• You set up commitment like it’s an either or thing, and I disagree. I would love to find the person who I can adore to the day I die. I don’t think that also precludes me from sharing my love with other people as well – maybe multiple people who I can love until we’re all old and gray.

      You say you’ve seen this work more often than not – you must not be looking at current statistics of divorce – and that doesn’t even include the number of people who were in long term relationships that were never married, but broke up anyway. The majority of our romantic relationships do not work out. Since the birth control pill brought about the sexual revolution (women now had control over their reproductive rights and were able to “enjoy sex” without worry about pregnancy), our world has changed. For the vast majority of people under the age of 50, sex and sexual compatibility are now very important aspects of our life. Ask anybody who has been married for more than 10 years how often they have sex now compared to when they first started having sex. Almost 100% of them will say they have sex less now than they did at the start. Then ask them if they just don’t like sex anymore. Again, almost 100% of them will say they do – but they’ll make up excuses about time, about kids, about stress, about work, about fill in the blank – because we don’t want to say the words – our partner isn’t exciting to us anymore. Is that bad? No. It’s just the way mother nature fucks with us. At the start of a relationship, our body releases hormones that makes us want to have sex a LOT. To make a baby, to keep our race going. But because our instinct is to have a diverse species, those hormones die off after a time, and we’re left with a much lower level of attraction. Until we meet the next person who makes those hormones go vroom vroom. But our society has told us that we must mate for life. And so we try to tamp down those feelings. But anybody with a moderate sex drive feels them anyway – and we become bitter, because we feel trapped. Because we’re not supposed to talk to our partners about this. Does it suck? Yes. but that’s our reality.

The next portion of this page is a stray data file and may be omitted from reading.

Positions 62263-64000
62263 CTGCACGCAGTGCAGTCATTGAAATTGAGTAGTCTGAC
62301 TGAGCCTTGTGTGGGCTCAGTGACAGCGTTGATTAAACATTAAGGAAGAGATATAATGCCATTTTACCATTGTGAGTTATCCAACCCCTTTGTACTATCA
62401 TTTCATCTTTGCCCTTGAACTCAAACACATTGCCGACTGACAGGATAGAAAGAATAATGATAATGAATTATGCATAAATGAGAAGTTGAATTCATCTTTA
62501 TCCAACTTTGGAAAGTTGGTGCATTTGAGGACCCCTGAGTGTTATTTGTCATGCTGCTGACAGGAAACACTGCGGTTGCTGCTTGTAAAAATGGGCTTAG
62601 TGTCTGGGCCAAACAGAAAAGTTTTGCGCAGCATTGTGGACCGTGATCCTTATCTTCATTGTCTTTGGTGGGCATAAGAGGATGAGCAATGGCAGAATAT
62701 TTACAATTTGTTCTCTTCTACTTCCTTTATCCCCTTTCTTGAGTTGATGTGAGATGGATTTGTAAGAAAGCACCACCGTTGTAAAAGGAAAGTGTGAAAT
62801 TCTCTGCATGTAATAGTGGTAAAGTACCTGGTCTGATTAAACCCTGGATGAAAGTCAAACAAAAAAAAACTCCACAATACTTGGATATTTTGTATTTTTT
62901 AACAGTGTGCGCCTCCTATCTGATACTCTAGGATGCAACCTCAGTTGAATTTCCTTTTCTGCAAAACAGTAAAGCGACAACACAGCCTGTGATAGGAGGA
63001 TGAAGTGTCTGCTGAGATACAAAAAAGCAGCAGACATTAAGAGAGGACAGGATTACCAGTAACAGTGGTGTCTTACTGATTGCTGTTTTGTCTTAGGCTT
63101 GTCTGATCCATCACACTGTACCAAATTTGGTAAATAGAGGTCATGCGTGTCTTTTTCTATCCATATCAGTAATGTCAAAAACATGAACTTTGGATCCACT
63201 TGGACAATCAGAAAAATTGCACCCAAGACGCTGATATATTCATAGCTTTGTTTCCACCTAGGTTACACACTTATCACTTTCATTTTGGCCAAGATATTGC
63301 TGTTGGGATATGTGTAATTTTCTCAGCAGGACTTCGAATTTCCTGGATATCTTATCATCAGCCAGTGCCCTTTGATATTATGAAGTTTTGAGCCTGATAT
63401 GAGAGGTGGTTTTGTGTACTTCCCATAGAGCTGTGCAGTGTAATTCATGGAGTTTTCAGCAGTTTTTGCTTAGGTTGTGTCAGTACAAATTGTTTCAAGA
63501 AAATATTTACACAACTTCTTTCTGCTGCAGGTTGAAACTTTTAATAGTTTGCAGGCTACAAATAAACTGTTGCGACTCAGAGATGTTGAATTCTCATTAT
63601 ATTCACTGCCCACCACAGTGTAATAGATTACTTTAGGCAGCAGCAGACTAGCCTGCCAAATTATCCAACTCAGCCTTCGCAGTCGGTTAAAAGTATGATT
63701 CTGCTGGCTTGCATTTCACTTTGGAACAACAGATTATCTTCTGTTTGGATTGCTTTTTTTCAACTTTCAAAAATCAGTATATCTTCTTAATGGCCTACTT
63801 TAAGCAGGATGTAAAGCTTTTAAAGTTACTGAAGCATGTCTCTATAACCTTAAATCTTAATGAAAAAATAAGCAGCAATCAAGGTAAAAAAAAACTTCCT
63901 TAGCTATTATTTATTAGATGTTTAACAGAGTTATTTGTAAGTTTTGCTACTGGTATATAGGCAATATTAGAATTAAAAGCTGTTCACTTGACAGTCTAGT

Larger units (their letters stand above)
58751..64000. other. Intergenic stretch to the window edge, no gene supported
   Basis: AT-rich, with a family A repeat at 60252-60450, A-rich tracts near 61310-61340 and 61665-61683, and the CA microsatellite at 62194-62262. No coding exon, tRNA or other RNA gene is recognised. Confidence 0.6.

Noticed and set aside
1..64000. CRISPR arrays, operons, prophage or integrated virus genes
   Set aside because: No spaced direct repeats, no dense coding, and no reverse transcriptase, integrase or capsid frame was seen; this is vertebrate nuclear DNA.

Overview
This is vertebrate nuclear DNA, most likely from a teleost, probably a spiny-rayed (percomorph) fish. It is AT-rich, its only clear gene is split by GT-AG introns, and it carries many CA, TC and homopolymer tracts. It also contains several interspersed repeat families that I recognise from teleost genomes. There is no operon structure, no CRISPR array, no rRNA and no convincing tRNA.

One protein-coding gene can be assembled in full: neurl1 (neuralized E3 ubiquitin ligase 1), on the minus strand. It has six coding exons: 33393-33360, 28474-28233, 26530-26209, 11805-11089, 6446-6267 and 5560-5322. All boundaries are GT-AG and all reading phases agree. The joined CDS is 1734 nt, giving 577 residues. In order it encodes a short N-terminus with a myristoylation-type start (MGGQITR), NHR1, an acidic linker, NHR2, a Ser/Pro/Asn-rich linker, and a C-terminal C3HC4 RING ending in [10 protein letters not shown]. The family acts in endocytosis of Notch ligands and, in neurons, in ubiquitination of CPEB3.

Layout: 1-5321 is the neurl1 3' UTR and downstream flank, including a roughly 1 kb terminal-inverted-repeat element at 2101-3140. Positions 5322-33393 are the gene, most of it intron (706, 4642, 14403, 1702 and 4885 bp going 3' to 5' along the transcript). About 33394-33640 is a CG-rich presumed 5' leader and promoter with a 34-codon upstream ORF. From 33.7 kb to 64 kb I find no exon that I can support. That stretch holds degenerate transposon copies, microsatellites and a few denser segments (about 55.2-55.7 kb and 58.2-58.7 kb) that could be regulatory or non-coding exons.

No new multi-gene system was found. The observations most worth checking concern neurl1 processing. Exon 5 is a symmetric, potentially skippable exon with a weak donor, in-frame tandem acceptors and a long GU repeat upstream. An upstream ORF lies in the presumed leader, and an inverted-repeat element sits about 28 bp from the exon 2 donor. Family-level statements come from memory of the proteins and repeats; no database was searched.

We can love more than one person. But it takes strong communication. Having the will to do that is tough. It sounds like your husband isn’t willing to have that communication with you. It sounds like you’re not open to being non-monogamous. It sounds like the two of you aren’t compatible. And I’m sorry for that. I’m also sorry that you have such a negative view of polyamory because of what your husband has done. I assure you that he’s not doing polyamory. He might feel polyamorous inside, but he’s not being ethical, and therefore he’s not practicing polyamory. Please refer him to these comments, so maybe he’ll see what he’s doing is wrong. There is still a chance to repair what you have, but it’s going to take a shitload of communication. And he’s going to have to set aside his selfishness to get there.

      • monogamousbychoice says:

        Both of my grandparents, 63 and 58 years. My folks, 54 and counting, my aunt and uncle, 58, my other aunt an uncle, 50 and counting. My brother and his wife, 38 and going. My cousins, all still married to first spouses. I would be the first divorce in our family’s recorded history. I know monogamy and marriage work. When I see it fail, it’s because the people in them fail. Marriage isn’t to blame, people are. There are more broken relationships littering polyamory than there is in monogamy. Y’all just accept it as inevitable. “Of course I’m going to get bored with you and want something different. Buh-bye.”